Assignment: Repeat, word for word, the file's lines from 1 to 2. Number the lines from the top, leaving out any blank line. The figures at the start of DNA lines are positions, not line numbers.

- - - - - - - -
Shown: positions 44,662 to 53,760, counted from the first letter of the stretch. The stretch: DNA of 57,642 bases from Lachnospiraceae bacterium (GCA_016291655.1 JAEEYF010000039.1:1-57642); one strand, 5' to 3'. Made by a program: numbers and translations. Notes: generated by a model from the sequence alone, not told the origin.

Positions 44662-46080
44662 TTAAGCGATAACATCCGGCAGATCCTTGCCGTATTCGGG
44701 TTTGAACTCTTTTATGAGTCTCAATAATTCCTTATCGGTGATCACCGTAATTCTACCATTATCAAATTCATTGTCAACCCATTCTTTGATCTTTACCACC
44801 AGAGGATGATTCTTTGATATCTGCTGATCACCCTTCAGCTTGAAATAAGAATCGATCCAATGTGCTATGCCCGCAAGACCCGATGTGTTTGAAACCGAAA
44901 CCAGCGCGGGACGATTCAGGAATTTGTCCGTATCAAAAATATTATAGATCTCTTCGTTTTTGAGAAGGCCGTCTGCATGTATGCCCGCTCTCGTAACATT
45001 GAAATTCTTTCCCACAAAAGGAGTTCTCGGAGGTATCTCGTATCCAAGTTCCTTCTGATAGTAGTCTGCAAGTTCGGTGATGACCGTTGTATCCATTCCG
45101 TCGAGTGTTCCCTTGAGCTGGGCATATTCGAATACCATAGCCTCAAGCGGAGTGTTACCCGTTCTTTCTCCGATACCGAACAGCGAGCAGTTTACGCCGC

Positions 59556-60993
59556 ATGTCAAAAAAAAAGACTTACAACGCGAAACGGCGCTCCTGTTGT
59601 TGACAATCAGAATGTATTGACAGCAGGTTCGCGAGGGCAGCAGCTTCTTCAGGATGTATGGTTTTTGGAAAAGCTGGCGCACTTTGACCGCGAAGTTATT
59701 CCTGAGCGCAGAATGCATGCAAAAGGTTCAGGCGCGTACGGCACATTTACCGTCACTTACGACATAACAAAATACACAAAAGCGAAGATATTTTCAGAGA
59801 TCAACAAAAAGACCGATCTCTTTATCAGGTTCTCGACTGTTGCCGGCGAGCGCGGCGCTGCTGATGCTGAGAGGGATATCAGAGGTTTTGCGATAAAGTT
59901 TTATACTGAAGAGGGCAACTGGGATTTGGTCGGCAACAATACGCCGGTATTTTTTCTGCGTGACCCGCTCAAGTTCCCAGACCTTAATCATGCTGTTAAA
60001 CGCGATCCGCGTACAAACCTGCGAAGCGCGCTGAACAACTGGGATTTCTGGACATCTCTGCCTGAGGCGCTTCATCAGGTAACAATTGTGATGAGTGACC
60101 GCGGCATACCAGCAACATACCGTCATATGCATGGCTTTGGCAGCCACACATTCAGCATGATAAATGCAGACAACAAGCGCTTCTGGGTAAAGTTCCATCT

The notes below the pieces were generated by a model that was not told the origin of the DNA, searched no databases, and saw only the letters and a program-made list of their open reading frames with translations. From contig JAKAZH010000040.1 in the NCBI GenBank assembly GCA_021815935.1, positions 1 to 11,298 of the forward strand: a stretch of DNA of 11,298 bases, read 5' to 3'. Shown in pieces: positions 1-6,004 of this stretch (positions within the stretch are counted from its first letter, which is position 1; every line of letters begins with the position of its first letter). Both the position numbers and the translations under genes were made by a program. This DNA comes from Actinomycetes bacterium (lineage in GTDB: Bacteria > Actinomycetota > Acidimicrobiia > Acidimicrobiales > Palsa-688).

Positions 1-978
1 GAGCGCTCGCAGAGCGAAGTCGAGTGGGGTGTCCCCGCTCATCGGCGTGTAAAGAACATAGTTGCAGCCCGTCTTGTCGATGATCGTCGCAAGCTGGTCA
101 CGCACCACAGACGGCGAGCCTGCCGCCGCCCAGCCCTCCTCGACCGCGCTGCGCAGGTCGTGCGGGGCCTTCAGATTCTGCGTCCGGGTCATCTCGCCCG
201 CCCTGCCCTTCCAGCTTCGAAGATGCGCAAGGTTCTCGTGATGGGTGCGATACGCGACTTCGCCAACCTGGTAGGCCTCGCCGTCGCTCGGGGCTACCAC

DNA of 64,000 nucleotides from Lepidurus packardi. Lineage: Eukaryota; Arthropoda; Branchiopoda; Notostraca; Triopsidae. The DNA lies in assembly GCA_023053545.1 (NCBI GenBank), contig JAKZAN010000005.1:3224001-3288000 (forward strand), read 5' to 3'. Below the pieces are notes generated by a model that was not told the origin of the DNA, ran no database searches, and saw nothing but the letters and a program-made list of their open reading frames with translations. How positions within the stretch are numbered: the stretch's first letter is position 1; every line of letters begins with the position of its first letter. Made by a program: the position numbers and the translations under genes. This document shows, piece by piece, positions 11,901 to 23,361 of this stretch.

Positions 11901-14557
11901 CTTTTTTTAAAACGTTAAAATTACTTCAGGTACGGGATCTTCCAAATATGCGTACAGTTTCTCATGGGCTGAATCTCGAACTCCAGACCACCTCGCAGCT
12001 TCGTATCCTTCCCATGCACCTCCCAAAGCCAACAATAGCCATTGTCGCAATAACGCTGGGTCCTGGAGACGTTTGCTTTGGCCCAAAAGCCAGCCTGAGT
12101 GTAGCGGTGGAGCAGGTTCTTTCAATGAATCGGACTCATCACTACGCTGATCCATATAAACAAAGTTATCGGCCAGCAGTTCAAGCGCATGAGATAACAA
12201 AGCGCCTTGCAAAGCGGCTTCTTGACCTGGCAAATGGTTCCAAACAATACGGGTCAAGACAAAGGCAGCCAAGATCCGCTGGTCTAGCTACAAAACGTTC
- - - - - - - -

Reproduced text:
Shown: positions 44,662 to 53,760, counted from the first letter of the stretch. The stretch: DNA of 57,642 bases from Lachnospiraceae bacterium (GCA_016291655.1 JAEEYF010000039.1:1-57642); one strand, 5' to 3'. Made by a program: numbers and translations. Notes: generated by a model from the sequence alone, not told the origin.

Positions 44662-46080